New Jersey has taken on a deeper shade of blue heading into Tuesday's election.

Both parties enter Election Day with their highest-ever levels of registered members – 2,073,739 for the Democrats, 1,211,392 for the Republicans, according to voter registration data published Monday by the state Division of Elections.

But Democrats have padded their registration advantage, both in numbers and share. Republicans account for 20.8 percent of registered voters, tied with the 2008 primary for the party’s high-water mark. Democrats now have 35.6 percent, topping the record 34 percent they had in June 2008.

Rider University political scientist Ben Dworkin said the numbers aren’t a surprise.

“This is not unexpected. Demographics tell us that the state has become more diverse, and the Democratic Party to date has done better at reaching out to these new communities, emerging majority communities,” Dworkin said. “I think these numbers sort of play into what we’ve already been expecting and have been talking about.”

Compared with a year ago, the number of Democrats is up by 325,000 and the number of Republicans up 153,000. There are now around 860,000 more registered Democrats than Republicans, up from an average edge of around 703,000 over the last eight years.

Democrats added more registrants over the last year than Republicans did in 18 of New Jersey’s 21 counties — all except for Ocean, Salem and Warren counties.

Dworkin noted that the still-large number of unaffiliated voters – even at 43 percent, its lowest level on record – masks how much New Jersey leans toward Democrats.

“These people are not independent,” Dworkin said. “Overwhelmingly, they favor one party or the other. But they just haven’t bothered to register officially with one party, which means they don’t get to vote in primary elections in June.”

Democratic registration has grown 16 percent since before the primary, while the number of Republicans is up by 11 percent.

That includes people who were already registered to vote who joined the party in order to vote in its primary. The growth since the end of June has been 9 percent for the Democrats and 6 percent for the Republicans.

More New Jersey residents have registered as Democrats than Republicans in each of the last eight months, with the biggest separation coming in June and July. In those two months alone, Democrats increased their voter registration advantage by nearly 108,000.

In August, the number of registered Democrats surpassed 2 million for the first time.

Overall, the number of people registered to vote in New Jersey increased by around 400,000 in the past year – sort of an average growth rate, compared with past presidential elections.

The 7.5 percent growth rate, bringing the number of registered voters to around 5.8 million, is higher than the 5.6 percent growth of 2012 or the 5.8 percent growth in 2000. However, it’s below the double-digit growth in voter rolls seen in between – 10.2 percent in 2004 and 11.6 percent in 2008.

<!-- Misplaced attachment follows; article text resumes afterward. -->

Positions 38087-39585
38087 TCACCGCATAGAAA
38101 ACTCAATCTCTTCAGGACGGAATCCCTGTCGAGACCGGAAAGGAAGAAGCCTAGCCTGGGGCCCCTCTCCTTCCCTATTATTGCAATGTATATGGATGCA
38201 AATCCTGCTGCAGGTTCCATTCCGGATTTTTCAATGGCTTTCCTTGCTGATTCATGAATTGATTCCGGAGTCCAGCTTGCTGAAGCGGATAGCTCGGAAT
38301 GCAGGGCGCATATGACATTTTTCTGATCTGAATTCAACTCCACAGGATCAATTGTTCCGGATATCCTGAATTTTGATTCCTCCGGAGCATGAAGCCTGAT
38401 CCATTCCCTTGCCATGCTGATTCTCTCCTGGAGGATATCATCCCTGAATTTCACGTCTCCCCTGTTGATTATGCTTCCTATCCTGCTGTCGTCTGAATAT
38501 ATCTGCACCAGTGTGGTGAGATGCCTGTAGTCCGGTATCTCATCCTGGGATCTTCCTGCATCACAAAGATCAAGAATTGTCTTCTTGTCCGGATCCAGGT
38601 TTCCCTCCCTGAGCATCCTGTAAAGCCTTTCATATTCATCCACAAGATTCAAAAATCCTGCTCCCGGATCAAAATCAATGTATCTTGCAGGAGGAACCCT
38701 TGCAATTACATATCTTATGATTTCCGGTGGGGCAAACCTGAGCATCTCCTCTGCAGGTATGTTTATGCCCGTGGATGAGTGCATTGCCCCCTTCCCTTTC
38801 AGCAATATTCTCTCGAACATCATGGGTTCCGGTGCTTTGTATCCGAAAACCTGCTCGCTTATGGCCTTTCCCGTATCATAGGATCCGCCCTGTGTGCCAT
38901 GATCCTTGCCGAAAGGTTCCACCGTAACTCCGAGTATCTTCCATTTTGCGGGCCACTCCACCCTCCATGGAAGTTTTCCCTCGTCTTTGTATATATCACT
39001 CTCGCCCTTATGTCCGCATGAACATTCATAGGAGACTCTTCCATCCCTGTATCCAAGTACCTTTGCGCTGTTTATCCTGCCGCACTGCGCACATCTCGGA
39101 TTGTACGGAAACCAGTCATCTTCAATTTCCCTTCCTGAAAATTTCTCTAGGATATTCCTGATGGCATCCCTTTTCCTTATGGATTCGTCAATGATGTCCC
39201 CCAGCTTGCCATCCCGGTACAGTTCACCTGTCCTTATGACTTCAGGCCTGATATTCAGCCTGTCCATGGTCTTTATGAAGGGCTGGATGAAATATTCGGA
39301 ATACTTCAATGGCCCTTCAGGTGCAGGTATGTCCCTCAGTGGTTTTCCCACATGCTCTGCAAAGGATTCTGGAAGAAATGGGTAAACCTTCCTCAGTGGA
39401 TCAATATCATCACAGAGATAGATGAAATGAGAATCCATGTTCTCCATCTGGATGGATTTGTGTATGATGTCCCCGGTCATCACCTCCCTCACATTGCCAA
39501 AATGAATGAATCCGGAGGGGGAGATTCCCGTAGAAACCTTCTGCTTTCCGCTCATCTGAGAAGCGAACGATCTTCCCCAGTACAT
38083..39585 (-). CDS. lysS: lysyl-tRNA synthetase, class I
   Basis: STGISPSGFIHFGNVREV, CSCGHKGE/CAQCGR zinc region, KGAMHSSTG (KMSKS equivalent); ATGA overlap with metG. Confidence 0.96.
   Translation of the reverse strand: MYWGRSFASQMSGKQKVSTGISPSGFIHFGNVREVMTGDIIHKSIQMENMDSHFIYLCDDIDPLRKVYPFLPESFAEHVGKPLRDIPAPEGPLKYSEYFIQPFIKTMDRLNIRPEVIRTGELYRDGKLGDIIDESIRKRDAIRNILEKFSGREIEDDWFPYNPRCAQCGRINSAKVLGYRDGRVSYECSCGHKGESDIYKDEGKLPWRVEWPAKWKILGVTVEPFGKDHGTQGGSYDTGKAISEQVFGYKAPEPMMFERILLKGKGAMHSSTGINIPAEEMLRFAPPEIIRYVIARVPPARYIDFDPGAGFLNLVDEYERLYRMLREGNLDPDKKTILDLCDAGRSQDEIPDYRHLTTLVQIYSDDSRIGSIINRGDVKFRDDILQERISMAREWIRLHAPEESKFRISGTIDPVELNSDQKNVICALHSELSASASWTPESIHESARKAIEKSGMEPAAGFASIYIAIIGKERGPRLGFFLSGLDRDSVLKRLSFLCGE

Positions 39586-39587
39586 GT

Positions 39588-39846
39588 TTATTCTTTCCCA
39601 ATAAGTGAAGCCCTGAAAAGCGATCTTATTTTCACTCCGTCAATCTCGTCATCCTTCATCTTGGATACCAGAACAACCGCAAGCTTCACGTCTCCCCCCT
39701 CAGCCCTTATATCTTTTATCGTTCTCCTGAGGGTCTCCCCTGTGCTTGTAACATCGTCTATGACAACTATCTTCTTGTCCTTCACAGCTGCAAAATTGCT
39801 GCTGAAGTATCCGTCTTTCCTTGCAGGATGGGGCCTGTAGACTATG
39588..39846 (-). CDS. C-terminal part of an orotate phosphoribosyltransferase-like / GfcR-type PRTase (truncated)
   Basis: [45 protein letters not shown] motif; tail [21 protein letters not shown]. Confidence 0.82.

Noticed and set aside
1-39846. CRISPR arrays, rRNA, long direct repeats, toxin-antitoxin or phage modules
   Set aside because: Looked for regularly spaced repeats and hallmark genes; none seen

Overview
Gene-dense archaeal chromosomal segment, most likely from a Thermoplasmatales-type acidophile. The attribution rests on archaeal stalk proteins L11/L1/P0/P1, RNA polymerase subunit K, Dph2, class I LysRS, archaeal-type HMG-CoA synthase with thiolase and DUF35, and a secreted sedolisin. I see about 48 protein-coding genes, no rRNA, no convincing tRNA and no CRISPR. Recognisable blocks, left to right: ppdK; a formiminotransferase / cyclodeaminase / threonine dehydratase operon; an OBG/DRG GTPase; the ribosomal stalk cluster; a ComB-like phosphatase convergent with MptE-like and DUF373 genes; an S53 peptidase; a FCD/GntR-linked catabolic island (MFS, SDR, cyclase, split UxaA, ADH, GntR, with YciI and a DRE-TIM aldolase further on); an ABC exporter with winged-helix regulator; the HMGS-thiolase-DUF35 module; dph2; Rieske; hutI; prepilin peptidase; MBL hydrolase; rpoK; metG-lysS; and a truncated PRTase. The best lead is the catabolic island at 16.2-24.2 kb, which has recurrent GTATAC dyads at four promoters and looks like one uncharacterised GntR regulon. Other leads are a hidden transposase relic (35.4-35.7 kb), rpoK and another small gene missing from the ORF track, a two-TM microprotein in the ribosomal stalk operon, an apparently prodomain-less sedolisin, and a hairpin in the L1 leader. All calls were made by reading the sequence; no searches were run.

The number of people registered with minor parties continues its strong climb.

A year ago, slightly under 0.1 percent of voters were registered with third parties, around 4,800. That has more than tripled to over 17,000 – though still accounts for just 0.3 percent of voters.

“I think the biggest reason that we see growth in registration for third parties is the dysfunction in Washington. It is unprecedented what’s going on, or rather what’s not going on in Washington, D.C., especially with Congress and the fighting that goes on between the House and the Senate and the White House,” Dworkin said.

“The inability to get things done leads people to look for additional options because they think the current system isn’t working. And I think this why we see the rise of populist candidates like Trump and even Bernie Sanders, but it’s also why options like Libertarian Party and Green Party and others become more realistic for people who are so utterly frustrated with the system as it currently works – or in this case, isn’t working,” he said.

The Libertarian Party is New Jersey’s largest third party, with close to 5,400 registered voters.

The Conservative Party has grown five-fold in the last year, to almost 3,500 members.

The Green Party has expanded by 143 percent in the last year to more than 3,000 registrants.

The U.S. Constitution Party has experienced staggering growth, from 174 at the time of last year’s general election to more than 2,600 registered voters.

The Socialist Party has seen even faster growth, in percentage terms. The party wasn’t recognized in New Jersey until 2014 and had only 25 members a year ago, but it now has 1,271 registered voters.

The Natural Law Party, which was founded in 1992, dissolved nationally in 2004 and appears to no longer operate in New Jersey, inexplicably grew from 37 registered voters a year ago to nearly 1,100.

The smallest of the minor parties in the state is the Reform Party, which has grown six-fold over the past year to 371 registered voters.

New Jersey: Decoded cuts through the cruft and gets to what matters in New Jersey news and politics. Follow on Facebook and Twitter.

Michael Symons is State House bureau chief for New Jersey 101.5 and the editor of New Jersey: Decoded. Follow @NJDecoded on Twitter and Facebook. Contact him at